Are there any other ways to protect an Idea, other than getting a patent? How? 7 Answers as of May 18, 2015

Are there any other ways to protect an Idea, other than getting a patent?

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Gerald R. Black, Esq.
Gerald R. Black, Esq. | Gerald R. Black
If you try to skimp and the technology has great value, it will be difficult to remedy the situation down the road. The utility patent has always been the crown jewel for protecting technology. Sometimes, an inventor can obtain a utility patent and a design patent for related inventions. However, there is no common law protection for an invention (unlike trademarks protection for marks and copyright protection for authored works). In some instances, trade secret protection is of considerable value. The forms of protection are not separate and distinct, and there is oftentimes considerable overlap and several different forms of protection should be used. If you have the resources and the technology is of sufficient value, it is recommended that you consider applying for any and every form of protection that is applicable to deter your competition. It is recommended that you consult an attorney and map out a plan to protect your technology.
Answer Applies to: Michigan
Replied: 5/18/2015
Eminent IP, P.C.
Eminent IP, P.C. | Paul C. Oestreich
You have basically two options to protect an idea, patent law or trade secret law. If the subject matter of your idea is capable of being kept a secret, you may wish to simply keep your idea a secret. The advantage of trade secret protection is that you are not limited on how long you can keep your idea secret by law. Under patent law, you must fully disclose your invention/idea and tell other how to practice your idea in exchange for your 20 year from filing date monopoly, *i.e.*, your patent rights that allow you to exclude others. After your patent expires, the public is free to use your idea. The difficulty with trade secret law is that if someone stumbles on you idea of their own accord, or reverse engineers your "trade secret" they are free to do so. But, trade secrets do work, *e.g.*, the formula for Coke is perhaps the most famous trade secret. However, extraordinary lengths are taken to protect the secret formula for Coke. If your Idea becomes obvious and no longer a secret the moment you publicly commercialize it, you should instead consider patent law if the idea is patentable. As always you should consult a patent attorney to fully discuss your situation and how best to protect your idea.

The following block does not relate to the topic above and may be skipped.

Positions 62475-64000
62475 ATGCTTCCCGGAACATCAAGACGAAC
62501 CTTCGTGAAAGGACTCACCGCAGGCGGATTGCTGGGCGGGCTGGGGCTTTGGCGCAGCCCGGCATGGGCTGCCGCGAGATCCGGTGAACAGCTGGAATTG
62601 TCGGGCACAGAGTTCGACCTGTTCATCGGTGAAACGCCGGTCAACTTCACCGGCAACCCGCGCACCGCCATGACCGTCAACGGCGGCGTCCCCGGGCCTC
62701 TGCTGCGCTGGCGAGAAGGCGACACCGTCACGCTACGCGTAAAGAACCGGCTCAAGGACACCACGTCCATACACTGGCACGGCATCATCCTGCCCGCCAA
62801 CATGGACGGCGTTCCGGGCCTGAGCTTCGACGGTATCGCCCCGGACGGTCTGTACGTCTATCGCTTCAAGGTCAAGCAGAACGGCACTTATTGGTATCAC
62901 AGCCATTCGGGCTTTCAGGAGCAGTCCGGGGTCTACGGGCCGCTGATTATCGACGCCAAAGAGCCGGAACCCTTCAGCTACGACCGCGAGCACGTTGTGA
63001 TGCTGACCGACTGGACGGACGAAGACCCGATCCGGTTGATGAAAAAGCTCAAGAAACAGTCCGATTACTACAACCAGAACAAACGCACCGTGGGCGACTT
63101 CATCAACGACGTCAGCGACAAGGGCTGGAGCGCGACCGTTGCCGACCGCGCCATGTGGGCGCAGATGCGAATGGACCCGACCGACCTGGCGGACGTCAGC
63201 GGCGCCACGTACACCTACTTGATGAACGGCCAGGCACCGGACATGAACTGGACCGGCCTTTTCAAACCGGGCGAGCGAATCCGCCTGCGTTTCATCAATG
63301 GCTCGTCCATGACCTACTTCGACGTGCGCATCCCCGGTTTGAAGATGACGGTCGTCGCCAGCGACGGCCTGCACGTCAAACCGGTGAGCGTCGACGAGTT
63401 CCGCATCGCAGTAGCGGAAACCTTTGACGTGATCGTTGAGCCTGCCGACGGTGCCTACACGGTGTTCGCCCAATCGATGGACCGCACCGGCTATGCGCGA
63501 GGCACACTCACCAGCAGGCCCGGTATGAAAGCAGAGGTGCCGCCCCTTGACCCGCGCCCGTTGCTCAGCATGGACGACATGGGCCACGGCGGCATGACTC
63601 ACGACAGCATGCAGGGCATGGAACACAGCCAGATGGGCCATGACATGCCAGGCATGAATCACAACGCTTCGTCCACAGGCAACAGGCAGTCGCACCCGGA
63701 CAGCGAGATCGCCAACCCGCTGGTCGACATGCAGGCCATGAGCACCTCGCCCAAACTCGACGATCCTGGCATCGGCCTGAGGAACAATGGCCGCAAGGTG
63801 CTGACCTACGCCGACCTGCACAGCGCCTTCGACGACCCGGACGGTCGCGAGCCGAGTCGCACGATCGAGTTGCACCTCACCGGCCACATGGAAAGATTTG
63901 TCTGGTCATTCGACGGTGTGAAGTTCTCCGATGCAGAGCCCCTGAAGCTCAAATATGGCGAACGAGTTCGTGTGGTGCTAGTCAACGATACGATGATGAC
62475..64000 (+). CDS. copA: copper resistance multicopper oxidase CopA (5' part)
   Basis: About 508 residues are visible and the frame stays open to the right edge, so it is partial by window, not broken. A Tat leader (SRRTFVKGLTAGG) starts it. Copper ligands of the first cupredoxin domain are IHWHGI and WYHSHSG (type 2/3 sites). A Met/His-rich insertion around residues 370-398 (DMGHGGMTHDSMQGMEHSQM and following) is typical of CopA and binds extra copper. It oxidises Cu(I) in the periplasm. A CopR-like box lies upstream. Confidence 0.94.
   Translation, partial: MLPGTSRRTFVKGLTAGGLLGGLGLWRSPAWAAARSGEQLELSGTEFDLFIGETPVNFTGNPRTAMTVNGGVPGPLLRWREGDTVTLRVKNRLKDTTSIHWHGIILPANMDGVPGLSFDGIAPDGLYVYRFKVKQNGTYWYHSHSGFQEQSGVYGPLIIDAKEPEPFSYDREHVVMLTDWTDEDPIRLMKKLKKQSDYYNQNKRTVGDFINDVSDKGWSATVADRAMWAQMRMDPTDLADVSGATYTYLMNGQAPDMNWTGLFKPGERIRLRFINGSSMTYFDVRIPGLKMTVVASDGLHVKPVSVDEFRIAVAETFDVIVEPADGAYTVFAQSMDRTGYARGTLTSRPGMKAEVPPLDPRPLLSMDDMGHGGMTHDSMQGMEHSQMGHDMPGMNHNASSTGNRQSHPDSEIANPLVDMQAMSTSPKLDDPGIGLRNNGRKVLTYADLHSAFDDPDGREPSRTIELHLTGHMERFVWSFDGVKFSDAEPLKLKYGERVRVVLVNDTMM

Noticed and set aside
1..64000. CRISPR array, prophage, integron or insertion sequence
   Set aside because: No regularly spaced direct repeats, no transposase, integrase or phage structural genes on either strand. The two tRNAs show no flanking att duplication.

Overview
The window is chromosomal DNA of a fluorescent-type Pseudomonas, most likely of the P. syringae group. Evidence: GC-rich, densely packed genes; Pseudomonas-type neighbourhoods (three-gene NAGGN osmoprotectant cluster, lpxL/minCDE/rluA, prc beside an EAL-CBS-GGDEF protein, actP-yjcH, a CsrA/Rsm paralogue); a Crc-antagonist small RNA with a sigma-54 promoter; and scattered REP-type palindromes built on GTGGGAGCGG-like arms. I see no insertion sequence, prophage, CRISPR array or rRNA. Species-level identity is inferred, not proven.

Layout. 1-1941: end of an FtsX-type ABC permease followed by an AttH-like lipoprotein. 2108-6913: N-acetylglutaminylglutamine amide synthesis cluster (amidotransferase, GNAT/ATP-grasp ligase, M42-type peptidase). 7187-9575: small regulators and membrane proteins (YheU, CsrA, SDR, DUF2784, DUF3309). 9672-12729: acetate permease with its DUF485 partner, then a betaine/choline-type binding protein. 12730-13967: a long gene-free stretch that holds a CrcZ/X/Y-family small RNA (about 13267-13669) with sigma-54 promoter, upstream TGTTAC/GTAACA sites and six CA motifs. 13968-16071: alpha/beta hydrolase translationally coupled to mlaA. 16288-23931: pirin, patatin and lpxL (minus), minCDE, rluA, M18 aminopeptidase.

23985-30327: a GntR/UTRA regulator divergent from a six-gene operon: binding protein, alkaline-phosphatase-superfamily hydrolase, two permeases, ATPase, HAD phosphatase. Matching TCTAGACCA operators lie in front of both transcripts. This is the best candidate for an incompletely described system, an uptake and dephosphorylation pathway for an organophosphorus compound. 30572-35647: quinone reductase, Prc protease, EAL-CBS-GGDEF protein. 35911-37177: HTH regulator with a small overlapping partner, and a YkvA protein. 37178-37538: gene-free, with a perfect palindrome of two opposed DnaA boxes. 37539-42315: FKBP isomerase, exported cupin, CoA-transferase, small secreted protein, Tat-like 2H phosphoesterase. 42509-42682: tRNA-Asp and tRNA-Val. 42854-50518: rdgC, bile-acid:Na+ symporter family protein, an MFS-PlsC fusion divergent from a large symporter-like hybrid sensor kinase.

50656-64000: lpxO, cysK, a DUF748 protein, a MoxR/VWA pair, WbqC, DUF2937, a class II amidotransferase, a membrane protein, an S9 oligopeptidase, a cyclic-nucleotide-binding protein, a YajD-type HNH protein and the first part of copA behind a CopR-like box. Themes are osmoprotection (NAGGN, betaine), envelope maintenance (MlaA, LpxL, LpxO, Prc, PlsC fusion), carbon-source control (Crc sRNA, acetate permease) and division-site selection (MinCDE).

Answer Applies to: Utah
Replied: 5/12/2015
Webb IP Law Group
Webb IP Law Group | Jason P Webb
Other than trade secret protection, which is often not available, there is no substitute for a patent. The other forms of protection (copyright, trademark, etc.) protect different things in different ways.
Answer Applies to: Utah
Replied: 5/12/2015
Microtechnology Law & Analysis | Daniel Flamm
An idea is not the same thing as an invention. Your question is too broad to answer well here, but generally, what one can protect is termed intellectual property (IP). IP includes patents, trademarks, copyrights, and trade secrets. If your questions is academic. please read a book on the subject such as one of the many IP books from Nolo Press. If you have an actual present issue, you should seek advice from an IP attorney.
Answer Applies to: California
Replied: 5/11/2015
Sebby Law Office
Sebby Law Office | Jayne Sebby
The expression of an idea, such as a book, drawing, diagraph, sculpture, TV show, song, etc., is protected by copyright law. Trade secret laws protect formulas, manufacturing processes, supplier lists, sources of materials, etc. as long as you meet the requirements to keep the information completely secret.
Answer Applies to: Nebraska
Replied: 5/11/2015
    Law Office of Kirk Buhler
    Law Office of Kirk Buhler | Kirk A Buhler
    "idea" is generally not a tangible thing. Like, I have idea, let's go to the movies. This is not particularly tangible, until it is reduces to practice like. Let's get in the car and drive to the theater on Magnolia Avenue and watch the Avengers movie that starts at 8 PM tonight. You might try for a copyright or trademark, they are not patents.
    Answer Applies to: California
    Replied: 5/11/2015
    Barton Barton & Plotkin
    Barton Barton & Plotkin | Maurice Ross
    Our intellectual property laws do not protect mere ideas. Patents do not protect ideas. They protect tangible inventions (usually involving use of complex technology). Copyright law does not protect ideas-it protects works of art, music, film, theater-etc. Ideas are a dime a dozen and our laws do not protect them. We reward the persons who do the hard work of converting good ideas into commercially viable products or works of art, science, music, film etc. Thus, the answer is no.
    Answer Applies to: New York
    Replied: 5/11/2015
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